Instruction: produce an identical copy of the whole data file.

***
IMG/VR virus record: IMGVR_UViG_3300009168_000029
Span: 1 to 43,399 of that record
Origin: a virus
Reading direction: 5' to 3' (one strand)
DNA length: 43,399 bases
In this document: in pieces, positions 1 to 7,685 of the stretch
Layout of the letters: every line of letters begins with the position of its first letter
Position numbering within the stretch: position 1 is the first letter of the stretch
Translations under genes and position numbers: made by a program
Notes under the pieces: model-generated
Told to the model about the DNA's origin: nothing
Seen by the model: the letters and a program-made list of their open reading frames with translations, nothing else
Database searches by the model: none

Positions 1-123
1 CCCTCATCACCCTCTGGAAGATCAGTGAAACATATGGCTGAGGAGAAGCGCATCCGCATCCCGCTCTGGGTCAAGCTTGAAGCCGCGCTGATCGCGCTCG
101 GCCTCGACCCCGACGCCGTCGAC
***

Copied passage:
IMG/VR virus record: IMGVR_UViG_3300009168_000029
Span: 1 to 43,399 of that record
Origin: a virus
Reading direction: 5' to 3' (one strand)
DNA length: 43,399 bases
In this document: in pieces, positions 1 to 7,685 of the stretch
Layout of the letters: every line of letters begins with the position of its first letter
Position numbering within the stretch: position 1 is the first letter of the stretch
Translations under genes and position numbers: made by a program
Notes under the pieces: model-generated
Told to the model about the DNA's origin: nothing
Seen by the model: the letters and a program-made list of their open reading frames with translations, nothing else
Database searches by the model: none

Positions 1-123
1 CCCTCATCACCCTCTGGAAGATCAGTGAAACATATGGCTGAGGAGAAGCGCATCCGCATCCCGCTCTGGGTCAAGCTTGAAGCCGCGCTGATCGCGCTCG
101 GCCTCGACCCCGACGCCGTCGAC